Feedforward neural networks are a particularly versatile means of capturing complex functional relationships from empirical data. Even when the desired end result is a traditional lookup table, a network greatly facilitates its generation by removing the restriction that the engine be operated over a predetermined set of steady-state points. By first training a neural network, the calibration of tables is automated for any table size or grid spacing.
This method of automated calibration via neural networks could be extended to many other functions in existing strategies.
While the best mode for carrying out the present invention has been described in detail, those familiar with the art to which this invention relates will recognize various alternative designs and embodiments for practicing the invention as defined by the following claims.
A more complete understanding of the present invention may be had from the following detailed description which should be read in conjunction with the drawings in which:
FIGS. 1 and 2 plot the deviant acceleration values versus cylinder number for many engine cycles under nearly steady-state conditions with induced misfires;
FIG. 3 shows the acceleration values for a normal (non-misfiring) engine operated over varied conditions;
FIG. 4 shows the deviant acceleration values calculated from the data by subtracting the running mean from the data of FIG. 3;
FIG. 5 is a map of speed/load trajectory for data shown in FIGS. 3 and 4;
FIG. 6 shows a static network used in the present invention;
FIGS. 7a-7d show plots of cylinder specific torsional correction tables as functions of speed and load; and
FIGS. 8 and 9 demonstrate the effectiveness of the torsional correction tables.
This invention relates generally to misfire detection in internal combustion engines and, more particularly, to a method of generating cylinder specific torsional correction values to be used in an on-board engine misfire detection system to correct systematic irregularities in measured engine acceleration caused by torsional flexing of the crankshaft during rotation to thereby provide a more accurate discrimination between misfire and normal firing of the engine.
One way to detect misfires in internal combustion engines is to measure crankshaft speed and observe fluctuations in speed. Detection of deviations in crankshaft velocities (as manifested by abnormal acceleration values) from expected normal crankshaft velocities is an indication of misfire. Deviations in acceleration are determined over nominally equal successive intervals of crankshaft rotation, referred to as Profile-Ignition-Pick-Up intervals (PIP intervals). A PIP signal is a digital signal received from a sensor, that detects specified positions of rotation of a crankshaft mounted wheel during engine rotation. PIP intervals are also known as combustion intervals, which are equal in length (but not necessarily phase) to the angular rotation between top dead centers of adjacent cylinders in the firing order.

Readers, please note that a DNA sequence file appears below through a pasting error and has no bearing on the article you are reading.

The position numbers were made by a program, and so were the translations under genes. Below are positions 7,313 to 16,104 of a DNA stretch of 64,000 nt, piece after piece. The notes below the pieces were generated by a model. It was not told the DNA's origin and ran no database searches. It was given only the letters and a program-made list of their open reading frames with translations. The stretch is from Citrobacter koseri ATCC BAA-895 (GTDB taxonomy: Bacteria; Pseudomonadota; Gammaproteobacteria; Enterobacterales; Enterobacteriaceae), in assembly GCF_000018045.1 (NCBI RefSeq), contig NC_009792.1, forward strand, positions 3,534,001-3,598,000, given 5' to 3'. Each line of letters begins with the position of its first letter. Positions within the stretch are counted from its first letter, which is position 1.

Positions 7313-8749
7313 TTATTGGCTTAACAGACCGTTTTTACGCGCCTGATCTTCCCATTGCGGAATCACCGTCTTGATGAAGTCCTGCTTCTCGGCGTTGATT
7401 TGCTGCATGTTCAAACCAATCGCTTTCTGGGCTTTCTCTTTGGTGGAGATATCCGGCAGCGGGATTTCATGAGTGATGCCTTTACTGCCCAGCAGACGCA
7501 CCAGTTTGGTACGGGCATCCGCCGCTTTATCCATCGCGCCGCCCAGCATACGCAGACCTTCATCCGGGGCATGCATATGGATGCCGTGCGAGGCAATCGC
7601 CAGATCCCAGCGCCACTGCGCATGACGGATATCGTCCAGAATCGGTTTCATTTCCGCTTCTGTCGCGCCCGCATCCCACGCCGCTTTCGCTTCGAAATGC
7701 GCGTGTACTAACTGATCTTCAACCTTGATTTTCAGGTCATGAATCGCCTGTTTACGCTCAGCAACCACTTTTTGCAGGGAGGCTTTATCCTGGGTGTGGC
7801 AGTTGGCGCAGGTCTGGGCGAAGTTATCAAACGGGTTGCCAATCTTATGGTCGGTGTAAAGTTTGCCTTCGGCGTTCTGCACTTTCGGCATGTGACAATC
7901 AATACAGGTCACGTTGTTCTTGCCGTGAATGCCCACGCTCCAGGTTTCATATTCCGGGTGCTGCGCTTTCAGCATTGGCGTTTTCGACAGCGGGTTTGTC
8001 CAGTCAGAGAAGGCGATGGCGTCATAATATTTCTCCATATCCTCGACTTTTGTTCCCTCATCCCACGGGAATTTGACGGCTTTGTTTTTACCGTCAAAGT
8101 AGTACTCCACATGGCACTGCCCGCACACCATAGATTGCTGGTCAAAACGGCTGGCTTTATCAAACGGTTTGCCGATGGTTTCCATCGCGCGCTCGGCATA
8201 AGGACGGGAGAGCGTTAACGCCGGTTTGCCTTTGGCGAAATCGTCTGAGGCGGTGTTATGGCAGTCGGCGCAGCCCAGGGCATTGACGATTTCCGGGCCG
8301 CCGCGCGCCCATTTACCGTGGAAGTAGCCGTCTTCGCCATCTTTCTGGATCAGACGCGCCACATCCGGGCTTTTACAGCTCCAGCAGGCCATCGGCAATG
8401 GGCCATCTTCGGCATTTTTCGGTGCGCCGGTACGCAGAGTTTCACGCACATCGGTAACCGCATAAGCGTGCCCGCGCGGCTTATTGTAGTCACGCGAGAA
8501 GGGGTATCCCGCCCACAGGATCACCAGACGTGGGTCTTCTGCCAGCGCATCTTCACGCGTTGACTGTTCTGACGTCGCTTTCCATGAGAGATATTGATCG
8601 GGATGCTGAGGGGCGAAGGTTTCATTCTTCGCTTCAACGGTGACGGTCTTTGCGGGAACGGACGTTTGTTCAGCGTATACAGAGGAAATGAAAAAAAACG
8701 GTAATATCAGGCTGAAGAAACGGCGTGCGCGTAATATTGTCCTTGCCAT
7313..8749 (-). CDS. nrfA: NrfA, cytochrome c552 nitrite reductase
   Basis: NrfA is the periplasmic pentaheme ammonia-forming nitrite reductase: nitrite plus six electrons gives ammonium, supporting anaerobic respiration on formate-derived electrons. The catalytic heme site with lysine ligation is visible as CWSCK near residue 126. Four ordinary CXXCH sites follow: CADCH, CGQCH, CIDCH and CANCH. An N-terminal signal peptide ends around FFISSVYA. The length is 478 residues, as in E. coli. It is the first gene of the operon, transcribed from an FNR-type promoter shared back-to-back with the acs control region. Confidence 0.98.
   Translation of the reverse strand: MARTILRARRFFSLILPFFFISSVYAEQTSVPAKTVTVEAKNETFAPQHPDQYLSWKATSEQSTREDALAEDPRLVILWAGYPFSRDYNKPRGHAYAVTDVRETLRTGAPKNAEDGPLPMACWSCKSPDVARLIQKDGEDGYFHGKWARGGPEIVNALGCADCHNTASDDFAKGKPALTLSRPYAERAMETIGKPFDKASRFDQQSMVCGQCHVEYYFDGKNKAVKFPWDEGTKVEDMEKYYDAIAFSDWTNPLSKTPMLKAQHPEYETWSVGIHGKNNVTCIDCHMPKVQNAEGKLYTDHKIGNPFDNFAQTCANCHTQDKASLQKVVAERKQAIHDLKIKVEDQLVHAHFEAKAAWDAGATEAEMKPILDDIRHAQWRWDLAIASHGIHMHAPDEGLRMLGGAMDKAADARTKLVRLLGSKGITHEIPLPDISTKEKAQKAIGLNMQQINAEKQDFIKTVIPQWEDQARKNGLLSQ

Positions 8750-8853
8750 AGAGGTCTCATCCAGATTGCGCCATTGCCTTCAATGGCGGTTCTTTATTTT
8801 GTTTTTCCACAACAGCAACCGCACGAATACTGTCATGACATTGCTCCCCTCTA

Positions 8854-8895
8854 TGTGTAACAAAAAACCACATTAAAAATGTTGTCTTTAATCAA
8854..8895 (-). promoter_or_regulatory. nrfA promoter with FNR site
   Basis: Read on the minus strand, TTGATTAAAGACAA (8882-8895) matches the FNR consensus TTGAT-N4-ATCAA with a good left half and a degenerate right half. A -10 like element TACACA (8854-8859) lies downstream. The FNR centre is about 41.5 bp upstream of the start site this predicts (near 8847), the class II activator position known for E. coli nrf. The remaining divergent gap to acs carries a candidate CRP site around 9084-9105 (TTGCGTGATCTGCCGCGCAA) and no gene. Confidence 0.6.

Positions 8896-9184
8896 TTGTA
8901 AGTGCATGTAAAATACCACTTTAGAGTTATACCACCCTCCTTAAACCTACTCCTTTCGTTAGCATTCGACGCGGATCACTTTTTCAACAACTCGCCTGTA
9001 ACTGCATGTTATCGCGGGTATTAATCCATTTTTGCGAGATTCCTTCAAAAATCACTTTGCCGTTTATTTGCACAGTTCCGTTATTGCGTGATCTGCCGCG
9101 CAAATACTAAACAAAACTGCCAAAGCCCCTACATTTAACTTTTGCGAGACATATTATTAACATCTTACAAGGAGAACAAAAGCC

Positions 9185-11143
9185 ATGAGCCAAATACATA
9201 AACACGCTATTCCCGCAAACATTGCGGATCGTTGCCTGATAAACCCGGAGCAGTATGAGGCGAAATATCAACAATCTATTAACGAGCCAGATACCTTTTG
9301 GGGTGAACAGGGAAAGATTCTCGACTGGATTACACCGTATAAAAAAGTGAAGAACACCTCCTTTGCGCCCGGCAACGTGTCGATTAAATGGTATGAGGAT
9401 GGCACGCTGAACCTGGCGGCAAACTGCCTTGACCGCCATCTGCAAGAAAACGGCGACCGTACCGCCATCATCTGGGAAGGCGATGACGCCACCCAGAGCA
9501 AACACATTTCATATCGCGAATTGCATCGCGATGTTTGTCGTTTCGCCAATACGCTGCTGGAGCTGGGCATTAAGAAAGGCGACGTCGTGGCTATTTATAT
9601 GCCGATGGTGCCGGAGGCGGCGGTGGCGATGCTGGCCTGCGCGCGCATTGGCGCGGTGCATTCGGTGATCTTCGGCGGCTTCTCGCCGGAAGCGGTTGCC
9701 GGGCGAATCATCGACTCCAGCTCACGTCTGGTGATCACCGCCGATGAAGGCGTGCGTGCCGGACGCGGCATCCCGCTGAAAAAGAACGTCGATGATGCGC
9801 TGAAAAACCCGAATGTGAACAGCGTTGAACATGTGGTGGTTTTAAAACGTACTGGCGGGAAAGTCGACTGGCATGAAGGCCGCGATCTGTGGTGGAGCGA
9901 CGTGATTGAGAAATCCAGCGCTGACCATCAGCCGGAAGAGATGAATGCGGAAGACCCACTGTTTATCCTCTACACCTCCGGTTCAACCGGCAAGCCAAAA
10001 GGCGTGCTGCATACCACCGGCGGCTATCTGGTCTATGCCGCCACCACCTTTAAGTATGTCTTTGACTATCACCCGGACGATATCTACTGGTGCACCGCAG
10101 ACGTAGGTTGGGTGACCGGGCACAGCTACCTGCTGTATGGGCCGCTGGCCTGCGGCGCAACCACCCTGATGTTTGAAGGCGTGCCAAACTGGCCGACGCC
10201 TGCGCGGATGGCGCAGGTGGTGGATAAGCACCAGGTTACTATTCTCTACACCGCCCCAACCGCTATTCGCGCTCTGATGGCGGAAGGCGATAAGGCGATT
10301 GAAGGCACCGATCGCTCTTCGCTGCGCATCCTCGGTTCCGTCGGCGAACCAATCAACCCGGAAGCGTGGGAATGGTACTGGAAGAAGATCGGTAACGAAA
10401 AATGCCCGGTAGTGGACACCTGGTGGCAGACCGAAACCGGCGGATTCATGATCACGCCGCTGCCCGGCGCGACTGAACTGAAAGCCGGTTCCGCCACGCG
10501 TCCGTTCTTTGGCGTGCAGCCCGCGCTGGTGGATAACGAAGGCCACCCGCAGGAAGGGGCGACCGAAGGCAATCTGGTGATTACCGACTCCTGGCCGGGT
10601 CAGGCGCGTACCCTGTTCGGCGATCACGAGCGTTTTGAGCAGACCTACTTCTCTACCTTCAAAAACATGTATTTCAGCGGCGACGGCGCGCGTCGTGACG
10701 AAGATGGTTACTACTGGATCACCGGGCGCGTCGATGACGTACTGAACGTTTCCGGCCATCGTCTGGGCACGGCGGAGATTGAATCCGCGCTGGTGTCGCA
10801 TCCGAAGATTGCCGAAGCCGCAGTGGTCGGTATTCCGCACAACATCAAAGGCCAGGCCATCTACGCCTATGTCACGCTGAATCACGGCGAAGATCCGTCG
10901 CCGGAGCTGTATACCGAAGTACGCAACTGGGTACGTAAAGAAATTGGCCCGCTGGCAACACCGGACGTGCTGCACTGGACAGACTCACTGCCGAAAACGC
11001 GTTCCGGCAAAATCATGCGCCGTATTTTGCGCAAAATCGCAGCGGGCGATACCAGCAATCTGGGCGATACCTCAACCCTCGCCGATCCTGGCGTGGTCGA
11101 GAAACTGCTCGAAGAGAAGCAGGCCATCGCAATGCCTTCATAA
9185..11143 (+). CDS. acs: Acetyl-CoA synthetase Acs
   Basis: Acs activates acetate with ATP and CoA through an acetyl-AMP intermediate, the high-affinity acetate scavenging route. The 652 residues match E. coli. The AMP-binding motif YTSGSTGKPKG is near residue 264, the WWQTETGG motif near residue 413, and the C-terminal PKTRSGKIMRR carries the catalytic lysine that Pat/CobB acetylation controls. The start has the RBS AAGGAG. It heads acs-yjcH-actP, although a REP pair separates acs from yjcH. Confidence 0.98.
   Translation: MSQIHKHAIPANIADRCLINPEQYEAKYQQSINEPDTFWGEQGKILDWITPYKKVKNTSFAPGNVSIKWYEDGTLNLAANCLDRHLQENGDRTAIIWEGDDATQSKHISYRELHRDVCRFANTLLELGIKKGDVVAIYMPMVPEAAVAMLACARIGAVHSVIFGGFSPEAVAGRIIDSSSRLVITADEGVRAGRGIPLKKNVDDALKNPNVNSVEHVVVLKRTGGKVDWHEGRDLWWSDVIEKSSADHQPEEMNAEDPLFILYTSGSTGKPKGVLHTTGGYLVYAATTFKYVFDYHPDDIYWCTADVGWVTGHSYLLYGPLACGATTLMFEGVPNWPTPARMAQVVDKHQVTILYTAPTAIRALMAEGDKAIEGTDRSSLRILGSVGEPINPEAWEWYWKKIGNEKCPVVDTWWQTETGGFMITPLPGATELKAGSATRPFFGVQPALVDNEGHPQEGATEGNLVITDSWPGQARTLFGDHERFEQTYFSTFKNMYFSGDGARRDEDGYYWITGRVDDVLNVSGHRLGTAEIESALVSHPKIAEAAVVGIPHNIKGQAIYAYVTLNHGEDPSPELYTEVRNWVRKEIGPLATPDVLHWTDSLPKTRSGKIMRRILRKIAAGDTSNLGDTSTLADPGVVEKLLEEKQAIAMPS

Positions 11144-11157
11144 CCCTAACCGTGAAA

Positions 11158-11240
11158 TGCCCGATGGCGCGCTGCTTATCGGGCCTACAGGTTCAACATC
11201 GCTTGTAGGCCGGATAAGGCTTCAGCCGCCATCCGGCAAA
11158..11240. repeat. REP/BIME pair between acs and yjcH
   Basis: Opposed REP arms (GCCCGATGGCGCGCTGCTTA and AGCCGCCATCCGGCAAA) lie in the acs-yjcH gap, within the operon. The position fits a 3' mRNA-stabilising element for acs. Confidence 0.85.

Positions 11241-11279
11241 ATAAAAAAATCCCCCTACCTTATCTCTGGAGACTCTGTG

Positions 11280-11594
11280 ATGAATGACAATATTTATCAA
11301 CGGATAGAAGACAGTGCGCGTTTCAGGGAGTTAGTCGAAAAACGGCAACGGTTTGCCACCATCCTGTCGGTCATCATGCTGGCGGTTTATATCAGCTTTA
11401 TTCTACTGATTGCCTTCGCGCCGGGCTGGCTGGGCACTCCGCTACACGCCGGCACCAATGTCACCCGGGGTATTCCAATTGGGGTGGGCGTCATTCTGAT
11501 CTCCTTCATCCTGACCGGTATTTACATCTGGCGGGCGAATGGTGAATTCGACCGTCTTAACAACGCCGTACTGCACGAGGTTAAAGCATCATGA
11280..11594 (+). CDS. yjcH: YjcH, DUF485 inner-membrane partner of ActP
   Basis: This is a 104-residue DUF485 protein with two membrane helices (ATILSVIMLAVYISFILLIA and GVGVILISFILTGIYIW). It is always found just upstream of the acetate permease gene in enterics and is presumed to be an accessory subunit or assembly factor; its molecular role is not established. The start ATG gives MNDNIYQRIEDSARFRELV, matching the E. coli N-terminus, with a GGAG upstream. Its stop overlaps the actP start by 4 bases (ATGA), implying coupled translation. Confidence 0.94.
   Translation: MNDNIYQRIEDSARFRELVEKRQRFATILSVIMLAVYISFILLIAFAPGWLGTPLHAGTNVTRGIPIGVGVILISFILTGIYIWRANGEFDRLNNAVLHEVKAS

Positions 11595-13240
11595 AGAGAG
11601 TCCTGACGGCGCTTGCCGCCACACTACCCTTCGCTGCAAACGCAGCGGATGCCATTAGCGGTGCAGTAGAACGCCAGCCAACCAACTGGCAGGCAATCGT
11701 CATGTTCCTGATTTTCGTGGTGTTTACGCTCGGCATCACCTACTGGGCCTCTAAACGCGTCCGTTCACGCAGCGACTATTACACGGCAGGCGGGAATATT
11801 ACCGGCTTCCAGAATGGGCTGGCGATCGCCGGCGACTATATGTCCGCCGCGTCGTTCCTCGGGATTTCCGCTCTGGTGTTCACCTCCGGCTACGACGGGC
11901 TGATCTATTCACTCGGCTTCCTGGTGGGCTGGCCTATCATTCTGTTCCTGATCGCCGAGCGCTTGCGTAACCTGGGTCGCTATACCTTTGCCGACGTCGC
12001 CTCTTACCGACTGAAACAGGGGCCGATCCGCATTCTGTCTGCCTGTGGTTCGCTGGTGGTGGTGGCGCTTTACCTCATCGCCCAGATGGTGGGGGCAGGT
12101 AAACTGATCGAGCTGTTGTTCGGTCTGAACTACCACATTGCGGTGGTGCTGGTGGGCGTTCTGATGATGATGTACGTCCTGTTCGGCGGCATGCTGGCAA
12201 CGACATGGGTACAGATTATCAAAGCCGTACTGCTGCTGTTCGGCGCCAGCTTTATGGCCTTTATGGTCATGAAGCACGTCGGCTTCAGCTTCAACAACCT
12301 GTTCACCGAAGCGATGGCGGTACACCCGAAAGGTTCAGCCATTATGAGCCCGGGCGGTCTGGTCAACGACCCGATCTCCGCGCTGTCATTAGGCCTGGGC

Ideally, during normal operation, an engine will produce a series of PIP transition signals with periods that indicate the average crankshaft velocity during a substantial portion of the power stroke for each of the cylinders in the engine. The crankshaft velocity will either remain constant (zero acceleration), increase (positive acceleration) or decrease (negative acceleration) depending on whether the engine is operating at steady state, accelerating or decelerating, respectively. For example, if a normal engine is operating under steady-state operation (no acceleration), then it is expected to produce an acceleration value of near zero over successive PIP intervals. However, if a particular cylinder in an engine produces a sufficiently negative acceleration value during steady-state operation, then this occurrence will be interpreted as a misfire condition, since a zero value is expected as an output for all cylinders in a normal engine during steady state operation.
Accordingly, misfire detectors in general look for individual cylinders yielding acceleration values different from the local norm of all cylinders, where the local norm depends upon the operating condition (i.e., steady state, acceleration, or deceleration, etc.). The problem is that individual cylinders in normal engines tend to yield values of acceleration, which differ slightly from the local norm of all cylinders in a systematic manner according to cylinder number. In a normally operating engine, this will interfere with the misfire detection system's ability to detect abnormal behavior due to misfire.
There are at least two sources of such cylinder-specific irregularities. The first is discussed in Dosdall et al. 5,117,681, assigned to present assignee, and deals with systematic irregularity arising from PIP spacing of the wheel. If the wheel which serves as the position encoder on the crankshaft is even slightly irregular in PIP-interval spacing (e.g., a few tenths of a degree difference), then a normal engine operating at constant true PIP-to-PIP velocity (steady state) will appear to be experiencing subtle velocity changes (hence, non-zero acceleration values). The velocity changes will appear to coincide with the particular cylinders associated with the irregular PIP intervals. Although the degree of impact that a given wheel error has on the acceleration calculation is strongly rpm-dependent, the error itself is fixed, and so it can be empirically determined at any operating condition, even deceleration.